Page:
While rushing quarterbacks are still incredibly valuable on DraftKings, the 300+ passing yard bonus helps to make pocket passer quarterbacks more playable. In 2021, Justin Herbert and Tom Brady had nine games with 300 or more passing yards. Across the 2021 season, 112 quarterback performances resulted in 300+ passing yards, representing over 20% of all quarterback starts. The bonuses increase a desire to get quarterbacks earlier in these drafts, and if you’re not used to playing on DraftKings, you might be surprised by how early the quarterbacks disappear. We can see how the ADP on Draftkings is nearly always ahead of other sites by a sample of quarterbacks.
|Draftkings ADP||Underdog ADP||FFPC ADP|
Like many common best-ball tournament structures, DraftKings starts with a 12-person draft, and for the first fourteen weeks, you will compete against those twelve people. The top two teams in points scored will progress onto the first round of the playoffs.
- Round 1 – Weeks 1-14 (top two advances)
- Round 2 – Week 15 (first place advances)
- Round 3 – Week 16 (first place advances)
- Round 4 – Week 17 (final)
Advancing out of your initial group will secure profit relative to one single entry, but the real prize money only comes in the final. If you’re planning on entering a reasonable quantity, the final should always be your goal. The $5 entry contest payouts like this:
|1st-2nd place||Advances to R2|
|1st place||Advance to R3|
|1st place||Advance to final|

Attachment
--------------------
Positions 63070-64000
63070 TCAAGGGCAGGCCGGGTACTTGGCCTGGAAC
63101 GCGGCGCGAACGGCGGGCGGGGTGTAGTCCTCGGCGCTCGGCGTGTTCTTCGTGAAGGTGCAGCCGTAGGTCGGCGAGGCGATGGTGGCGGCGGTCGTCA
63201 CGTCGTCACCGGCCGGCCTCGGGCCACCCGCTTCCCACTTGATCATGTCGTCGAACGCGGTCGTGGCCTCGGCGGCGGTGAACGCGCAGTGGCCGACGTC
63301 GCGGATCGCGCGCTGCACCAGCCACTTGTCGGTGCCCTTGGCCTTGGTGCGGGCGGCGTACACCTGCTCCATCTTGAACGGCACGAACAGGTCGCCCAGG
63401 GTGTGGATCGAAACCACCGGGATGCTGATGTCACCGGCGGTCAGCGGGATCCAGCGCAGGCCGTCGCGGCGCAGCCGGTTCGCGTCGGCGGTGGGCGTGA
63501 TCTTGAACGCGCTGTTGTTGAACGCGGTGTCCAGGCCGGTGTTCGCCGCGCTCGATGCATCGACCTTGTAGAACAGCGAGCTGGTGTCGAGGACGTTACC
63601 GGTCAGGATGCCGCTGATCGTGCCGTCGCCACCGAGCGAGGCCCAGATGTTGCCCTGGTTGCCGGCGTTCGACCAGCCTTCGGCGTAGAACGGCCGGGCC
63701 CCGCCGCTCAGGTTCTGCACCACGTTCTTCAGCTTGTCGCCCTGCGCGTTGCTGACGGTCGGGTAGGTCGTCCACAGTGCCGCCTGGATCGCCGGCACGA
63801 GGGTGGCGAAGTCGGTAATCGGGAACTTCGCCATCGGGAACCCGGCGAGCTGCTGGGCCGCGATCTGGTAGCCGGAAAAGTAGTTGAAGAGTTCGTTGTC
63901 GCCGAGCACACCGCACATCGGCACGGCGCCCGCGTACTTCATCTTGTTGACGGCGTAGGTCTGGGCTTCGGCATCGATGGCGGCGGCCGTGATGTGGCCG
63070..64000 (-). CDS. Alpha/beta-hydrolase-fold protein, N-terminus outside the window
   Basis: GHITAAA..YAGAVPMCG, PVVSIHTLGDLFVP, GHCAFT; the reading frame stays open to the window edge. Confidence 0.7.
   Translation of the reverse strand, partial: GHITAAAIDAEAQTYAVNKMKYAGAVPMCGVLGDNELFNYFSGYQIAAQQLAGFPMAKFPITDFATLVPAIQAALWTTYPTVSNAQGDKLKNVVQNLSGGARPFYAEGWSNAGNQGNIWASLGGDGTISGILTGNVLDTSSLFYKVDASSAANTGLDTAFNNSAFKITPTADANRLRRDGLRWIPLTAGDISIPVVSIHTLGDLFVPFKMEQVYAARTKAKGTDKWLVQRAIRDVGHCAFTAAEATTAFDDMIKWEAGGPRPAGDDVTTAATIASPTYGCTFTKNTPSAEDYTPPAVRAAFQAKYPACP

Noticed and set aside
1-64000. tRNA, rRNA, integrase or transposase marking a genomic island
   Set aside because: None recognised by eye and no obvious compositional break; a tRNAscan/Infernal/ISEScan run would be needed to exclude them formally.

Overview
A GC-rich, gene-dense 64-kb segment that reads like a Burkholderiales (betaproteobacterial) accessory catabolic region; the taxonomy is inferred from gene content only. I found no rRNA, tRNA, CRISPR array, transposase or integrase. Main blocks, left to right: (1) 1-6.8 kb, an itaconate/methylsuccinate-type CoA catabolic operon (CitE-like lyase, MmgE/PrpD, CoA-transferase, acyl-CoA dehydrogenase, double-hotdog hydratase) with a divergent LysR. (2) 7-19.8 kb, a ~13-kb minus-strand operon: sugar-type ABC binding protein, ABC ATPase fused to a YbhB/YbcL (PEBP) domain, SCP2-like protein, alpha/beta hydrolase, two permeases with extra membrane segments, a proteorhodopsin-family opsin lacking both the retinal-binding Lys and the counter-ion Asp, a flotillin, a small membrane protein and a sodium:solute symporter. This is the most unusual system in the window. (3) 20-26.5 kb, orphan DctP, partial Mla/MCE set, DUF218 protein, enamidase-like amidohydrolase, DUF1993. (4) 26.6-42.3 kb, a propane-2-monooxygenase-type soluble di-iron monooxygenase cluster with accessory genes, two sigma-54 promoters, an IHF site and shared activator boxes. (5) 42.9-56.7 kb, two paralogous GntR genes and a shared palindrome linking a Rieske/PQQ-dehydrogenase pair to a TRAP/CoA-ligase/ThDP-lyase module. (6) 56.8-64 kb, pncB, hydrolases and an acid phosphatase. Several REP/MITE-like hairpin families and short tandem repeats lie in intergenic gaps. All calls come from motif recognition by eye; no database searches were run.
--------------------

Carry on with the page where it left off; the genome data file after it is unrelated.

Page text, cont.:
Leaving the tournament during the playoff rounds will sting as the payouts in the finals jump dramatically.
Making it to the 969-person final of the $5 contest will secure you a minimum of $250, a 50:1 return on your $5 stake. This final is much larger than many best-ball finals, more than doubling Underdog’s 470-person final for Best Ball Mania III. Making it to the final will be a tough ask on its own, but winning it all will require a great team and a slice of luck. At the time of writing, DraftKings is also offering a $20 contest (maximum of 150 entries per person) with a final round of 20 contestants and a $3 contest (maximum of 20 entries) with a 135-person final.
Like many forms of fantasy football, there is no one true way to win. Best ball is still a very young game, and it can be quite difficult to predict what will be the most successful strategy year over year. However, what remains true is that drafting with strategy in mind tends to be more successful. The list below includes many popular fantasy strategies, links to longer articles diving into more detail, and thoughts on if they will work for this contest.